Luck was never something Mickey Rourke ever seemed to have though. The last few years have seen a bit of a resurgence thanks to director's like Robert Rodriguez and actor's like Johnny Depp wanting to work with him. These guys grew up, like I did, watching and loving this guy. They haven't forgotten just how supremely gifted and beautiful this man was in his prime before whatever demons he carries within him took over.
While the 1980s without question contain some of the worst trends and films in history Mickey Rourke was fortunate enough, for at least a few years, to escape it. The best of his films, Barfly, Rumble Fish, The Pope of Greenwich Village, Angel Heart, Diner, Year Of The Dragon, Homeboy and Johnny Handsome all seem outside of the decade even though they were right in the middle of it.
Watch Rumble Fish again and watch Mickey Rourke's Motorcycle Boy. All of those early comparisons to Brando seem now not only correct but prophetic. Here were two gifted individuals that had an early explosive career but lost their footing somewhere along the line for their refusal to compromise the beliefs that had originally driven them. The Manic Street Preachers would later write a song about Mickey Rourke in Rumble Fish, about that character who knew that time had passed him by. It was called Motorcycle Emptiness.
Johnny Depp has said his favorite film is The Pope Of Greenwich Village and it features Mickey and that other great doomed actor from the 80's, Eric Roberts, at their peak. The moment towards the end when Mickey faces off with Burt Young and whispers 'I'm The Pope of Greenwich Village now' gives me chills just thinking about it. It also seems to be the film Mickey likes the best or at least one of the only ones he gives a damn about. Watch him lamenting the unfair way Eric Roberts career was destroyed on the Angel Heart DVD interviews and it's easy to see that he's also talking about himself.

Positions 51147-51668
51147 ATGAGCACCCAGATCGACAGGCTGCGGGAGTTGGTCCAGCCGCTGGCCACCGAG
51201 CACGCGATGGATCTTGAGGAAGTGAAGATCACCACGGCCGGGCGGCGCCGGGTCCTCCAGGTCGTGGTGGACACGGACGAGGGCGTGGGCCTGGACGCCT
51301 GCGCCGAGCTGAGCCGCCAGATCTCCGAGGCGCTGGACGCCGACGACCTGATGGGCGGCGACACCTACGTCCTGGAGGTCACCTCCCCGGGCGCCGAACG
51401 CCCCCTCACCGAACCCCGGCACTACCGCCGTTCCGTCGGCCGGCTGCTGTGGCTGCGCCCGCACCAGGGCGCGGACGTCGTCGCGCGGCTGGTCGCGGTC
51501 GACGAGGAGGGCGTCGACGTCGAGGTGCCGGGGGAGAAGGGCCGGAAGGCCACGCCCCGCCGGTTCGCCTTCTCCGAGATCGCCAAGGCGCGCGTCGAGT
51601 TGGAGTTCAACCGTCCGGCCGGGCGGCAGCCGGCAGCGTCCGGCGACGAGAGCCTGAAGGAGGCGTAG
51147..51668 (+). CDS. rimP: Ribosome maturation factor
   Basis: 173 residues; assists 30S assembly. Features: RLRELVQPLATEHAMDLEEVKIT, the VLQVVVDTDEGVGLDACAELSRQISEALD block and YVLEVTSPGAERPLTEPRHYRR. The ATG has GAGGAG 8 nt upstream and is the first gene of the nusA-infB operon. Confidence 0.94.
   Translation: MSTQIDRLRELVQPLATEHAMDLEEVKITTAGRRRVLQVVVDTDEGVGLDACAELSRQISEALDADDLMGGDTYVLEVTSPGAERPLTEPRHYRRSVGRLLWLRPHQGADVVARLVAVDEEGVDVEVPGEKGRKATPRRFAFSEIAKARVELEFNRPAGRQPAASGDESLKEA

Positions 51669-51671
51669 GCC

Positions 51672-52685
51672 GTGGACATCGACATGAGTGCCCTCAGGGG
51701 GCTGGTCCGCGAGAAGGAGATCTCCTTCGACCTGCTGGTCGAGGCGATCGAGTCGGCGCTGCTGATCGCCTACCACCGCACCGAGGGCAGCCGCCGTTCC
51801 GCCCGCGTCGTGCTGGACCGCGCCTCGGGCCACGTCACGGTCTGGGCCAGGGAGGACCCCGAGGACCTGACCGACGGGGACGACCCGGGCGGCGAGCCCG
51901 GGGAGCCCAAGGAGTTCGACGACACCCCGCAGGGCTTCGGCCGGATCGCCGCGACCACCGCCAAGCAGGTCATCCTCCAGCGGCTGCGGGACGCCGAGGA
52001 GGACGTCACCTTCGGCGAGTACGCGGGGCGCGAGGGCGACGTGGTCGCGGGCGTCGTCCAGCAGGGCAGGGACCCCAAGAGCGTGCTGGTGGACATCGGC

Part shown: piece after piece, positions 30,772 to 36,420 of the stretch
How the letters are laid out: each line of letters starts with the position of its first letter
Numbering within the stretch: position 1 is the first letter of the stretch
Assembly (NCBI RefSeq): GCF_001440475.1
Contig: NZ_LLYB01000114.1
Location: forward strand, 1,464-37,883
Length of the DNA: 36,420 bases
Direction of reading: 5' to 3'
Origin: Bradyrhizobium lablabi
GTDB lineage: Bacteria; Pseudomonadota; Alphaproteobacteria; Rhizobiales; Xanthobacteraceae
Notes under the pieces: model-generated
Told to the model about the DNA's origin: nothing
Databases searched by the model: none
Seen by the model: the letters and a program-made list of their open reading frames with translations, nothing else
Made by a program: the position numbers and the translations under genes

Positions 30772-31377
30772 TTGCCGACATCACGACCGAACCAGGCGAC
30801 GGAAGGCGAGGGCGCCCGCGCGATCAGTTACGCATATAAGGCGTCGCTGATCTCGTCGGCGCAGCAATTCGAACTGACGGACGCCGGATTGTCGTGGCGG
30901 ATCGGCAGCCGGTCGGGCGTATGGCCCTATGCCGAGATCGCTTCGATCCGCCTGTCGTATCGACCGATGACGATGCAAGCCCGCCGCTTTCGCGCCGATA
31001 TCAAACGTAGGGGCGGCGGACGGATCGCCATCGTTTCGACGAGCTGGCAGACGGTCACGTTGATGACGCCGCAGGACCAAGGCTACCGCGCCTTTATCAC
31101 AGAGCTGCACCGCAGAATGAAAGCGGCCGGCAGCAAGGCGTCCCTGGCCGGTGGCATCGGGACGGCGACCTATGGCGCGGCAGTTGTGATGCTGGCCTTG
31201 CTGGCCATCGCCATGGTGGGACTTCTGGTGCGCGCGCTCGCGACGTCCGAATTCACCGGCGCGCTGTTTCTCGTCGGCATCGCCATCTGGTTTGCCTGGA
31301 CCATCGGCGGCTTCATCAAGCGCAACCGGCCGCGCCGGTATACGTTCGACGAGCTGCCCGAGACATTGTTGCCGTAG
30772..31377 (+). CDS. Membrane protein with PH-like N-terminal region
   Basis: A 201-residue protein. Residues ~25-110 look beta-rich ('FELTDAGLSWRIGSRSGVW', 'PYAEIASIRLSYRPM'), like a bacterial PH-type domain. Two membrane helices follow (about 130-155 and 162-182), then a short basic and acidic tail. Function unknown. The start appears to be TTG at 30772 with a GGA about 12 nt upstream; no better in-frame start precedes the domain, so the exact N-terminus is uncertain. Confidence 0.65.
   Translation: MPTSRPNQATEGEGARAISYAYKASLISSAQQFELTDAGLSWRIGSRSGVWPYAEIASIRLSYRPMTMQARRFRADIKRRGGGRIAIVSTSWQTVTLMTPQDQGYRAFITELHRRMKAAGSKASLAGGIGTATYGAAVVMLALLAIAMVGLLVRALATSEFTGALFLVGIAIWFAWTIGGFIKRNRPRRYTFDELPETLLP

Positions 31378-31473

Barfly is widely considered his best role, Angel Heart is his most famous. He has said that both A Prayer For The Dying and Nine and a Half Weeks were masterpieces before they were tampered with by the studios. The cutting of the Adrian Lynne film especially seemed to prove a breaking point as it was soon after that you can start to see the stitching coming apart.
Homeboy and Johnny Handsome were his last gasps of greatness. He wrote Homeboy under the name Eddie Cook and it's a brutal, multi-layered performance that was hardly seen by anyone. Walter Hill's Johnny Handsome was a film that Pacino had developed for years that he eventually dropped out of. It's the last really great performance Mickey gave for a long time.
After Johnny Handsome he became a man without a net turning to boxing allowing his beautiful face to get more and more beaten and caved in. He would make the worst films possible and by the mid 90's would be un-insurable for any major films. One of his mentor's, and Rumble Fish director, Francis Ford Coppola would cast him in The Rainmaker in an attempt to help an old friend after regretting not casting him in Godfather 3.